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I had a bad problem with these two: "\" and "/" in Windows, obviously :\

I need to replace all \ occurrence in /, so I can use replace() because doesn't work with this "\6" for example.

What I have to do? I want "only" use mkdir() to replicate a structure of folders (without files) from one location to another. So I use mainly os.walk() and mkdir(); everything work well till is found a folder named with numeber. Infact mkdir can do this:

mkdir("C:\folder") and also mkdir("C:\newfolder") but NOT mkdir("C:\6") for example, because it would mkdir("C:/6").

But I don't know how to pass to it a path with slash and not backslash, because, as I said, I don't write manually the path, but come from "dirname" of os.walk().

I know that exist os.path.normcase and os.path.normpath, but they convert forward slashes to backward slashes.

I need "only" to replicate a structure of folders, and unfortunately, many folders are named with number....What can I do?

Thank You Very Much

P.S.: Path are not simple like example... a more realistic example could be "D:\main\folder\blue\sky\34"

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Last time I looked '/' works fine on windows too. No need to muck around with backslashes –  John La Rooy Jan 7 '11 at 4:07

3 Answers 3

construct your paths with os.path, then it's platform agnostic and you'll avoid these issues.

For example, mkdir(os.path.join(r"C:\", "6"))

or os.path.join(r"D:\", "main", "folder", "red", "34")

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It's not possible, I believe... path are not write manually and are not so simple... them are like "D:\main\folder\red\34" –  user542640 Jan 7 '11 at 0:35
    
os.path.join("C:", "6") doesn't work. That results in "C:6". Explanation is here: docs.python.org/library/os.path.html#os.path.join. –  Jeremy Brown Jan 7 '11 at 1:04

The backslash is an escape character in Python string literals. To actually use a literal backslash in a string, you must escape the backslash with a backslash.

Example:

foo = "c:\\bar"

Your problem with folder names using numbers is that Python will interpret a backslash followed by a valid octal number as a character with a character code = that octal number. See http://docs.python.org/reference/lexical_analysis.html#string-literals.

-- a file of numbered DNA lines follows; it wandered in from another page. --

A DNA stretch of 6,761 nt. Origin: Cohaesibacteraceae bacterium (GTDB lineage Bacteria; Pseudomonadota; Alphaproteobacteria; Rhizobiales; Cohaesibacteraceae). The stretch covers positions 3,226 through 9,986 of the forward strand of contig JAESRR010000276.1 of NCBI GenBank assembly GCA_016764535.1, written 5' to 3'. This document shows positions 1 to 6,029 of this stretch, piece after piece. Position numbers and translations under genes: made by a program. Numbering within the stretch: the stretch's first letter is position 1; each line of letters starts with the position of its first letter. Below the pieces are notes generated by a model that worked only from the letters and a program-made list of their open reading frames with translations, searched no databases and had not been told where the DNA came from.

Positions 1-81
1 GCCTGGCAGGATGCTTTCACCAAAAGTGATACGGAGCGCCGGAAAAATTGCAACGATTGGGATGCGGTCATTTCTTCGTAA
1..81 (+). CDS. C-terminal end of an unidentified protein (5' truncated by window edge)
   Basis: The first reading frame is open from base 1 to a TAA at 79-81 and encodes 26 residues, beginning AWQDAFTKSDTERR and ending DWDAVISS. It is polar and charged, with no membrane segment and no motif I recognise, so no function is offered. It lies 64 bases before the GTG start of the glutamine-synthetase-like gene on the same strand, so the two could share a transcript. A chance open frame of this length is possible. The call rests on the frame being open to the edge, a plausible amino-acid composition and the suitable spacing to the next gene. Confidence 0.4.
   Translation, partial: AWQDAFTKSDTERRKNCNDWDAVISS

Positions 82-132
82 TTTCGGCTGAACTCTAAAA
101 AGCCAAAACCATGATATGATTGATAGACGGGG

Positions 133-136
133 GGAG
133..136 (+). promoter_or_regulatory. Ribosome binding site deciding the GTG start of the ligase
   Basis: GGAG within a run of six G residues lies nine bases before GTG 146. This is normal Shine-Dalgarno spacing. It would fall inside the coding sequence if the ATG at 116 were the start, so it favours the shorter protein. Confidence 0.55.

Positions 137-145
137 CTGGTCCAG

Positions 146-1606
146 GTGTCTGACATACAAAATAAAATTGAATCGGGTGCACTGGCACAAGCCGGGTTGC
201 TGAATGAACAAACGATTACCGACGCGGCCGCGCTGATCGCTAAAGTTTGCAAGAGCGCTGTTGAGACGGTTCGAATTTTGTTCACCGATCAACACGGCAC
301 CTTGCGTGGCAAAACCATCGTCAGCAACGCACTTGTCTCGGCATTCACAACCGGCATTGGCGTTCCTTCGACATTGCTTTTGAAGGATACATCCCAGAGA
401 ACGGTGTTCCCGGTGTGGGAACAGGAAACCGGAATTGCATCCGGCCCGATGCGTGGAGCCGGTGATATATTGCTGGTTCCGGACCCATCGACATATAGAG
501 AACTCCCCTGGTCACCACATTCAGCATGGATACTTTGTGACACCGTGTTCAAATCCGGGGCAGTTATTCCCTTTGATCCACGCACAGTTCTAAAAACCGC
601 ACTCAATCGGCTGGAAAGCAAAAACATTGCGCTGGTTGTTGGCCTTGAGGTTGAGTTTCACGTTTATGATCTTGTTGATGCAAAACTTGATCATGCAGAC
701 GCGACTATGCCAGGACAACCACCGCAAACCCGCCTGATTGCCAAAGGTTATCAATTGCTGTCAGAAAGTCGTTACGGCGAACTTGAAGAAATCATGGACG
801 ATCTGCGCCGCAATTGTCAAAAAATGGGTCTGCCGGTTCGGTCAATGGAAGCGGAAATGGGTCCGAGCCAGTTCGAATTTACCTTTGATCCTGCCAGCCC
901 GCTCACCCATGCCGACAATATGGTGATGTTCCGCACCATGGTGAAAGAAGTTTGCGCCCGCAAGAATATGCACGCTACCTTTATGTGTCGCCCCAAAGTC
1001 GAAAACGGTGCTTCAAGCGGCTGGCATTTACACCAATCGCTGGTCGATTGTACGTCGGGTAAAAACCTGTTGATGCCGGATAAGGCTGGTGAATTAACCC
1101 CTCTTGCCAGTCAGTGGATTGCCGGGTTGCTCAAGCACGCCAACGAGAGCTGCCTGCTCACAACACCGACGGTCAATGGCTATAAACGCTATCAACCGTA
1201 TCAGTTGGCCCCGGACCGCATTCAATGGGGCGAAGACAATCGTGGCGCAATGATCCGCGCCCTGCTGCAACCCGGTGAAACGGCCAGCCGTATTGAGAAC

To illustrate the problem with "c:\6":

>>> len("c:\6")
3
>>> len("c:\\6")
4

Character code 6 is an ACK character rather than a human-readable string representation of the number "6".

You should still use os.path.join() to construct paths that you use with mkdir. Python will take care of platform-dependent slash behavior (except for drive letters...grr! see http://docs.python.org/library/os.path.html#os.path.join).

Example:

>>> os.path.join("D:\\", "main", "folder", "blue", "sky", "34")
'D:\\main\\folder\\blue\\sky\\34'
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How I can use os.path.join? path is already formed from os.walk, because I have to replicate a structure of folders.. –  user542640 Jan 7 '11 at 21:58
    
I don't know if I understand your problem then. You should post an example of your code so it's clear where your problem lies. Is it that you're having trouble using <string obj>.replace()? If so, then instead of converting "\" to "/" before doing a string replace, just make sure to escape backslashes. >>> path_from_walk = "c:\\6" >>> path_from_walk.replace("\\6", "\\foo") 'c:\\foo' –  Jeremy Brown Jan 10 '11 at 15:37

In a string, backslash-something is a digraph, a character code for something else.

mkdir('c:\newfolder')

fails because '\n' is a newline character - you have told your computer to make a new folder named 'c:{newline}ewfolder', which is not a valid folder name.

To make it work properly, you would have to do one of

mkdir(r'c:\newfolder')  # the preceding r makes the string raw,
                        # so digraphs are not processed

mkdir('c:\\newfolder')  # \\ is the digraph for a single backslash

.

Edit: try this; do you have any problems with it?

import os

def dupTree(src, dest):
    src  = os.path.abspath(src)
    dest = os.path.abspath(dest)

    for root,dirs,files in os.walk(src):
        relPath = os.path.relpath(root,src)
        for d in dirs:
            newDir = os.path.normpath(os.path.join(dest, relPath, d))
            os.mkdir(newDir)
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mmm... I know all this... BUT, as I said, I don't write path with keyboard.... path come from os.walk so I can't use raw, and I can't use double-backslash. –  user542640 Jan 7 '11 at 21:54

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